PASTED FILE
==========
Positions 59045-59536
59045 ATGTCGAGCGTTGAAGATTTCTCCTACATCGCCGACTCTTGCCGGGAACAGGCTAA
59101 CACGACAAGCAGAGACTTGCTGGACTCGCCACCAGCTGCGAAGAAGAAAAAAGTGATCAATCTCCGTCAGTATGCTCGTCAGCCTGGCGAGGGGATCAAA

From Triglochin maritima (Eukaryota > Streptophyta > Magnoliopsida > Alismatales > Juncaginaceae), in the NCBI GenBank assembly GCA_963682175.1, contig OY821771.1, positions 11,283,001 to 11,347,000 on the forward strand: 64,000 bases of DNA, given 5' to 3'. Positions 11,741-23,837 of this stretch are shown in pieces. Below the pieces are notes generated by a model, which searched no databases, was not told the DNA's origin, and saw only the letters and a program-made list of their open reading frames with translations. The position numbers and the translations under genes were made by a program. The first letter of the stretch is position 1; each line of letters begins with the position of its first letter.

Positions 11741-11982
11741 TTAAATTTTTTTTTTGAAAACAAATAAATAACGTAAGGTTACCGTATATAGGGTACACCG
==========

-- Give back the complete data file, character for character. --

Positions 59045-59536
59045 ATGTCGAGCGTTGAAGATTTCTCCTACATCGCCGACTCTTGCCGGGAACAGGCTAA
59101 CACGACAAGCAGAGACTTGCTGGACTCGCCACCAGCTGCGAAGAAGAAAAAAGTGATCAATCTCCGTCAGTATGCTCGTCAGCCTGGCGAGGGGATCAAA

From Triglochin maritima (Eukaryota > Streptophyta > Magnoliopsida > Alismatales > Juncaginaceae), in the NCBI GenBank assembly GCA_963682175.1, contig OY821771.1, positions 11,283,001 to 11,347,000 on the forward strand: 64,000 bases of DNA, given 5' to 3'. Positions 11,741-23,837 of this stretch are shown in pieces. Below the pieces are notes generated by a model, which searched no databases, was not told the DNA's origin, and saw only the letters and a program-made list of their open reading frames with translations. The position numbers and the translations under genes were made by a program. The first letter of the stretch is position 1; each line of letters begins with the position of its first letter.

Positions 11741-11982
11741 TTAAATTTTTTTTTTGAAAACAAATAAATAACGTAAGGTTACCGTATATAGGGTACACCG